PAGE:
Closure of Conference project. Post-Conference Plans

Many many thanks to everyone who participated in the conference, to all those who presented papers, read their poetry or translations, contributed to discussions or just came to listen.

This blog will remain open as a record of the conference proceedings and will continue to include the programme, the abstracts of the presentations and the short biographies of the participants.

We have removed the conference papers from this site because we intend to include revised versions in a post-conference book. This book will not be a representation of the conference proceedings as such, however, but a volume of articles roughly reflecting the structure of the conference. The book will be edited by Ursula Philips, supported by a team of advisers (Urszula Chowaniec, Knut Andreas Grimstad, Kris Van Heuckelom and Elwira Grossman). It is expected that the volume will appear in 2013.

Should anyone wish to contact the authors of papers or read the original papers, please contact the conference organizer.

Wednesday, June 29, 2011

Uilleam Blacker, University of Cambridge


Traces of Lost Others: Memories of Vanished Urban Communities in Contemporary Polish Literature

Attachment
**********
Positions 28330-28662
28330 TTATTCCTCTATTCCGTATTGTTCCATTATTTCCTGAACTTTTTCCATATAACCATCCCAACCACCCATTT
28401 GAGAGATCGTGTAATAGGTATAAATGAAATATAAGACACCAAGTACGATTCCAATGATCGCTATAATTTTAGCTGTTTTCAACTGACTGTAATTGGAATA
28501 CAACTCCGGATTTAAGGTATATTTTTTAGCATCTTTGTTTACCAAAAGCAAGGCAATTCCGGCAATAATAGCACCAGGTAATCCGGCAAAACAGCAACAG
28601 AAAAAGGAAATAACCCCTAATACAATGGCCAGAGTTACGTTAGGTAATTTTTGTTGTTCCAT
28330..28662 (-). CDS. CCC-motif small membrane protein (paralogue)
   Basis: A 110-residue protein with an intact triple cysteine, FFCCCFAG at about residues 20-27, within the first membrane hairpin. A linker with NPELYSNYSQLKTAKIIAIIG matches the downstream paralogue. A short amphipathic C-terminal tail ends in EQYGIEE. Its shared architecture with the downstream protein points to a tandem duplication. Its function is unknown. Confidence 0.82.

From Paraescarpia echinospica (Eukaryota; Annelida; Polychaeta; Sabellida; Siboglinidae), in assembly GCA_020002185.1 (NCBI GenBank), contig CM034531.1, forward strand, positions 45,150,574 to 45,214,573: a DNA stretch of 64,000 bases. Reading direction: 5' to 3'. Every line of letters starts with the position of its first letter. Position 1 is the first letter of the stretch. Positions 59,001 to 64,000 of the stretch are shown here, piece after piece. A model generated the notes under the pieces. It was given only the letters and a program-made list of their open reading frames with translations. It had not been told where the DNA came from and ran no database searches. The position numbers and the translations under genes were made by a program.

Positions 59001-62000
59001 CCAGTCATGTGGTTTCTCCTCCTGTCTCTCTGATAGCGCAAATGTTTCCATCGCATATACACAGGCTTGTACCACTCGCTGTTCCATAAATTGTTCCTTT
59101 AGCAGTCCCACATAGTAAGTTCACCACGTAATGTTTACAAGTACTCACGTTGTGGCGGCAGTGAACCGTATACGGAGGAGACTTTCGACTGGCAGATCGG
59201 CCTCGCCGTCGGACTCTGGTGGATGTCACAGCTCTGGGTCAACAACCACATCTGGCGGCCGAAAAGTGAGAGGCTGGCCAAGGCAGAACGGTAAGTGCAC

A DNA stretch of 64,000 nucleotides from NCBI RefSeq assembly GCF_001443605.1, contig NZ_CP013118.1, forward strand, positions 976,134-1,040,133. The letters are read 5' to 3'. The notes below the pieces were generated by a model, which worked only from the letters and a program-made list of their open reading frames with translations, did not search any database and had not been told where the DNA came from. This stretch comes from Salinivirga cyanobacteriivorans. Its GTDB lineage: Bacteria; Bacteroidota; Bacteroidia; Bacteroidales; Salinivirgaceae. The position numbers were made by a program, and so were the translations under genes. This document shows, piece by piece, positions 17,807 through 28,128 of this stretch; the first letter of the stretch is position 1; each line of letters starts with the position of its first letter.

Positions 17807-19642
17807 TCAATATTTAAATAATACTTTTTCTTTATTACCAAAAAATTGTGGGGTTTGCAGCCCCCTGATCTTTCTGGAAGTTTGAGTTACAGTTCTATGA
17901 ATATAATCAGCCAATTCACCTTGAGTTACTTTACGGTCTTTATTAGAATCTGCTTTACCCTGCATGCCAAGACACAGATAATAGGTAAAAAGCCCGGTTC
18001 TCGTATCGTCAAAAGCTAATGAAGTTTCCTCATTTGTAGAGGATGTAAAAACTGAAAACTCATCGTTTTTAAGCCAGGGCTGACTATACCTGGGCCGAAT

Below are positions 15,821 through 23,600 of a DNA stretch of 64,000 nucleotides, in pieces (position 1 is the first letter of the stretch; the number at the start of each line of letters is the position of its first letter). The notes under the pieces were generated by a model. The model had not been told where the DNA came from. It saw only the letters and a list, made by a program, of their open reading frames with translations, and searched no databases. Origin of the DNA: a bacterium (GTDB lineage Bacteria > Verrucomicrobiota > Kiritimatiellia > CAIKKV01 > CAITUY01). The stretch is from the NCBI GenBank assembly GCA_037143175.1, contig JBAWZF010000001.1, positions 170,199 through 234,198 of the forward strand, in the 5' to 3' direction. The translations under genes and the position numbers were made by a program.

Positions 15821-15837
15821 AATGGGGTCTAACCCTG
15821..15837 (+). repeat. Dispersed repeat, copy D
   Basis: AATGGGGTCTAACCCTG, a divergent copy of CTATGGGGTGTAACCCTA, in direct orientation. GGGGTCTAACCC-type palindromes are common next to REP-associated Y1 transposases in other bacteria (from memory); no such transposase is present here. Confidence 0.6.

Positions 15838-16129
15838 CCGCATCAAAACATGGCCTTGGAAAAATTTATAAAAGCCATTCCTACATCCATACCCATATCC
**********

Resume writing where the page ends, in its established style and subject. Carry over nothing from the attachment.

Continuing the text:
The urban experience of contemporary Polish writers is defined by the ghosts of vanished others. Writing on cities in Poland in the post-communist period has been preoccupied with dealing with the traces of these others, with evoking and/or exorcising their ghosts. In cities such as Gdańsk and Wrocław, contemporary writers such as Paweł Huelle, Stefan Chwin, Inga Iwasiów and Marek Krajewski are faced with an urban heritage that is overwhelmingly German, while in cities such as Warsaw, Kraków or Łódź the specters of the Jewish victims of the Holocaust and the traces of the ghettos still loom large in the imagination of writers such as Andrzej Bart, Mariusz Sieniewicz or Piotr Paziński. These are not the only lost others that appear in the contemporary Polish literary cityscape – a recent novel by young writer Łukasz Saturczak deals with the Ukrainian heritage of Przemyśl. The paper will argue, through reference to several of the writers mentioned above, that Polish authors treat their cities as memory texts that demand careful interpretation and re-inscription. The defining feature of these texts, however, are the uncanny, almost-erased traces of lost others that persist in the urban space and thus in memory.